What kind of help is available?
Elder Services provides a variety of programs and services to assist seniors, their families, and other members of the community. Our goal is to help elders maintain their well-being and independence and to assist caregivers seeking information and support.
How do I know if I am eligible for any of your programs?
Different programs have different age, income, and need eligibility guidelines. Our Information and Referral Specialists or individual program managers can help you to determine if you may be eligible for a specific service. Some programs, such as Home Care, will have a care manager visit you in your home to conduct an assessment of your needs and eligibility.
Is there a cost for services?
Most of our programs are offered without cost or may only ask for a voluntary donation. Our Home Care program does require a co-payment based on a sliding fee scale according to your income.
I live with my family. Can I still get help?
Living with a family member does not prevent you from receiving our services as long as you meet the program’s eligibility guidelines. Family members may also qualify for assistance through our Family Caregiver Support Program.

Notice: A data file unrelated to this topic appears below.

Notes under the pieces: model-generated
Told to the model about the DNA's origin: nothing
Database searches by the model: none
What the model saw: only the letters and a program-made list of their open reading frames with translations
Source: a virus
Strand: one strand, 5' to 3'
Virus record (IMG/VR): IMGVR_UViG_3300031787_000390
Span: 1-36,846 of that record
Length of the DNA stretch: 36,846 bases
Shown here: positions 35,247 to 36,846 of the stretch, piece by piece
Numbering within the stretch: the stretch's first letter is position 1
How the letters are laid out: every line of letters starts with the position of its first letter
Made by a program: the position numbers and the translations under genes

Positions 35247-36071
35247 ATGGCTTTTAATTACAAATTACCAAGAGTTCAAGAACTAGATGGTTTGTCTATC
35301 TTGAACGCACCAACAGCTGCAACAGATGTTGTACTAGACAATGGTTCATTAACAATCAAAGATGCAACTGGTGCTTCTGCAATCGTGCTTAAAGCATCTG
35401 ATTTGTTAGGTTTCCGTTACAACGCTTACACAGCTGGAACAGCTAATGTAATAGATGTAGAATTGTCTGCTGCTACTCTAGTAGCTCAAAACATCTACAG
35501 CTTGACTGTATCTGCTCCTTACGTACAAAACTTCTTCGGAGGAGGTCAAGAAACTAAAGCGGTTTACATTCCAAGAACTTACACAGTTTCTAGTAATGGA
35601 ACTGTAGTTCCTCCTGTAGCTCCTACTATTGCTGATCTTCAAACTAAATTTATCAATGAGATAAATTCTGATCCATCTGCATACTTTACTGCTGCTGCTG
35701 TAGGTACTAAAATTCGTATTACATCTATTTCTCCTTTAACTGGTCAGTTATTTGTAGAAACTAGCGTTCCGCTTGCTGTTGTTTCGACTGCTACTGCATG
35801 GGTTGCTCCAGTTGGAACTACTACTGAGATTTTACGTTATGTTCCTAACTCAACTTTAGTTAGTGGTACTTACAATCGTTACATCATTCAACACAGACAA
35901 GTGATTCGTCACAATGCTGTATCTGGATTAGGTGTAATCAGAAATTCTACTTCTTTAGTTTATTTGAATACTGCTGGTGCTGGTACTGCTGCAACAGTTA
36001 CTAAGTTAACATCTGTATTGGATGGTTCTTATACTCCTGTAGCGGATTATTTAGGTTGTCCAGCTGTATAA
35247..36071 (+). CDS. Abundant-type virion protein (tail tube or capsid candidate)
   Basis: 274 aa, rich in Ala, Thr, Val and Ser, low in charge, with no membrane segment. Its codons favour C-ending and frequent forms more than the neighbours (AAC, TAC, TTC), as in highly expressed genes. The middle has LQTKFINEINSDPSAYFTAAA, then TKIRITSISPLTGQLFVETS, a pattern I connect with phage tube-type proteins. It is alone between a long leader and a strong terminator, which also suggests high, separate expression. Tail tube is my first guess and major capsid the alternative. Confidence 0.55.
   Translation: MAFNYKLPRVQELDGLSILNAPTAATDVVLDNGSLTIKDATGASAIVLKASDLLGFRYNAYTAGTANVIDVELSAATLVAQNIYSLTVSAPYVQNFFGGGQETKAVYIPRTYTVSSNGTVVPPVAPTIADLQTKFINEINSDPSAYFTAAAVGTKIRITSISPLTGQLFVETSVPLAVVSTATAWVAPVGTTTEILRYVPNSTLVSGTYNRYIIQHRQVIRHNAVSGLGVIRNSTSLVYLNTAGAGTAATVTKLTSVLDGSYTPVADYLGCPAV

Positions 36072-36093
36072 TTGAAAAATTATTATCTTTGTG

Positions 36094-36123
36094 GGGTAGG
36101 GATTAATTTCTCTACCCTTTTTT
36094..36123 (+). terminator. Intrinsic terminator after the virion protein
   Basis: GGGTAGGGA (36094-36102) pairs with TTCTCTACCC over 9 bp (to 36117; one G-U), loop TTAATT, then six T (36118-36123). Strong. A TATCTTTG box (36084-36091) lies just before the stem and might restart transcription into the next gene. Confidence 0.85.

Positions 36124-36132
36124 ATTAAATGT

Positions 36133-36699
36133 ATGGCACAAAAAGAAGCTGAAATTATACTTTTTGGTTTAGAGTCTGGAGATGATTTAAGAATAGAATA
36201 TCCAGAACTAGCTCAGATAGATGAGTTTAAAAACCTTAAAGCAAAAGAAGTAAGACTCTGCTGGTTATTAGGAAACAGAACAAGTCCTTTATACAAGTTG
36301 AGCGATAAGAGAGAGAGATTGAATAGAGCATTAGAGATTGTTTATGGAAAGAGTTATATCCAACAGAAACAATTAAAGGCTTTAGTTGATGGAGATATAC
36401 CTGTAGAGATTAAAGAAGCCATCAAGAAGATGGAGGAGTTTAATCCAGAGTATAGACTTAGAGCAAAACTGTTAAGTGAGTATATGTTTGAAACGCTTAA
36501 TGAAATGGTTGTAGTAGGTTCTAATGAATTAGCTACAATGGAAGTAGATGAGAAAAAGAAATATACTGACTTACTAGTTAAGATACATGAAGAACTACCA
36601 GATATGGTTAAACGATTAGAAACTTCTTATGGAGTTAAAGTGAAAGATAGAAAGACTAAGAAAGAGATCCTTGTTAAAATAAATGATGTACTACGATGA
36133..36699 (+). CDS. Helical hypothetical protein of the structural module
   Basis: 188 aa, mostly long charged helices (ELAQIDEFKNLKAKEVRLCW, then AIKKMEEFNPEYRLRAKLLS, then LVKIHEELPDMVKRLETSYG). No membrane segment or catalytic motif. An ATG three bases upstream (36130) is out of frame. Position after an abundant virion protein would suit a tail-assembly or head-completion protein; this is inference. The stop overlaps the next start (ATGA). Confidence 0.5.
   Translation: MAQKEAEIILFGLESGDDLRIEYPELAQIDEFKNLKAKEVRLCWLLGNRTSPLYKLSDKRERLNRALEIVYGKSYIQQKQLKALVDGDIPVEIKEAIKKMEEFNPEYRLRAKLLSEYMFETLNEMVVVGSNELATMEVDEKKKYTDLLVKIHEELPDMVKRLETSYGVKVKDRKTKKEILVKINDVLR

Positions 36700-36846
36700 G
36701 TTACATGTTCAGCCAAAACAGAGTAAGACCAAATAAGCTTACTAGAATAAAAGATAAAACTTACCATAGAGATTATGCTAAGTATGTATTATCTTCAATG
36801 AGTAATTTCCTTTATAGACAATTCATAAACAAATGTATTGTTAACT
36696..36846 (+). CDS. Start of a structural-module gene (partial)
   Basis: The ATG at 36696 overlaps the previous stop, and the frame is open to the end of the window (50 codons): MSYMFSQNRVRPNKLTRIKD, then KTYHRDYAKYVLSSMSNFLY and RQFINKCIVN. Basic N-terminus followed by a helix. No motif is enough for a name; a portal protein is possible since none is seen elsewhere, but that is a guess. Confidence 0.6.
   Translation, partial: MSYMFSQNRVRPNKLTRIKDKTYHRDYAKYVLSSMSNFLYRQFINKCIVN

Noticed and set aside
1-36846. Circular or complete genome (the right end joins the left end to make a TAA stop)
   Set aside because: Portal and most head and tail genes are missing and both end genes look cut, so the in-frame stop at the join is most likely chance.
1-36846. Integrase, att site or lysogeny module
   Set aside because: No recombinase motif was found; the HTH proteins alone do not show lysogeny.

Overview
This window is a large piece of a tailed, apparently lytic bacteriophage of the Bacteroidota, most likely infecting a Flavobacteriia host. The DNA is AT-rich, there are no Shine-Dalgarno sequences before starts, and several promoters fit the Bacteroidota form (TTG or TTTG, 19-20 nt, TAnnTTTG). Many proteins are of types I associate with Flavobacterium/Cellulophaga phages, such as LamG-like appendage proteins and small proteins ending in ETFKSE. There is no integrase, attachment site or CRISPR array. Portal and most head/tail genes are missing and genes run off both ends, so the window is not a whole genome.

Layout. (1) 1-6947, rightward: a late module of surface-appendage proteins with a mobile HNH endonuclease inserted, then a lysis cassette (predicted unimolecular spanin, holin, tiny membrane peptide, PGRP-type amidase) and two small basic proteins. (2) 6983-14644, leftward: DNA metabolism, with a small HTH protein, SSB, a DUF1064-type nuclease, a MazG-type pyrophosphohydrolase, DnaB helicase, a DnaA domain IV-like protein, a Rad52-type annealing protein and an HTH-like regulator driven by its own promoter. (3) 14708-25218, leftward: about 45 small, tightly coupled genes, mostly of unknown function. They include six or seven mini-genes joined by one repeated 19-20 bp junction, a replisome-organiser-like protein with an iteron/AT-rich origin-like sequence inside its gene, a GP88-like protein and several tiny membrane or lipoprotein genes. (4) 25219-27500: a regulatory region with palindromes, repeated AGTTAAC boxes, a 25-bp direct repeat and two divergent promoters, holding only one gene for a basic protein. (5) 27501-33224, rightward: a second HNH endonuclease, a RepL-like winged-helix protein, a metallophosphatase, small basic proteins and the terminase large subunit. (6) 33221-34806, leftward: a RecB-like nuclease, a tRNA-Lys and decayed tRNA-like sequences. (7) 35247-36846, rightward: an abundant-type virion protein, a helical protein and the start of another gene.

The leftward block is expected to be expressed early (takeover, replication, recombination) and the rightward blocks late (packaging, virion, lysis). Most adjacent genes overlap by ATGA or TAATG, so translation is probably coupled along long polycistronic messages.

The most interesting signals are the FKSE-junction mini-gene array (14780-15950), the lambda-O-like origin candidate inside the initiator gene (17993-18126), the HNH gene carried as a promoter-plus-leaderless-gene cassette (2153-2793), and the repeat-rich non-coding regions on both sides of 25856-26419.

Who qualifies as a caregiver?
A caregiver is someone who provides on-going physical, emotional or financial support to another person who is unable to provide these things for themselves. Spouses, significant others, children, parents or grandparents may all be considered caregivers.
What types of support can Elder Services provide to a caregiver?
Our Family Caregiver Support Program can help you evaluate the needs of your situation and direct you to the appropriate resources. A Family Care Specialist will meet with you and your loved one in your home to conduct an assessment and assist you in developing a caregiving plan. Services may include information and education on caregiving issues, support groups, or respite care.
What is respite care?
Respite care is any service that provides temporary relief from tasks associated with caregiving. Examples of respite care are in-home services, adult day health or possibly a short term nursing home stay.
What are In-Home Services?
In-home services are any type of supportive service that helps an elder to maintain their well-being and independence in the community. The goal is to provide the assistance that is needed to allow someone to remain in their home as long as possible. Available services include grocery shopping, personal care, medication management, home delivered meals, money management, and personal emergency response systems.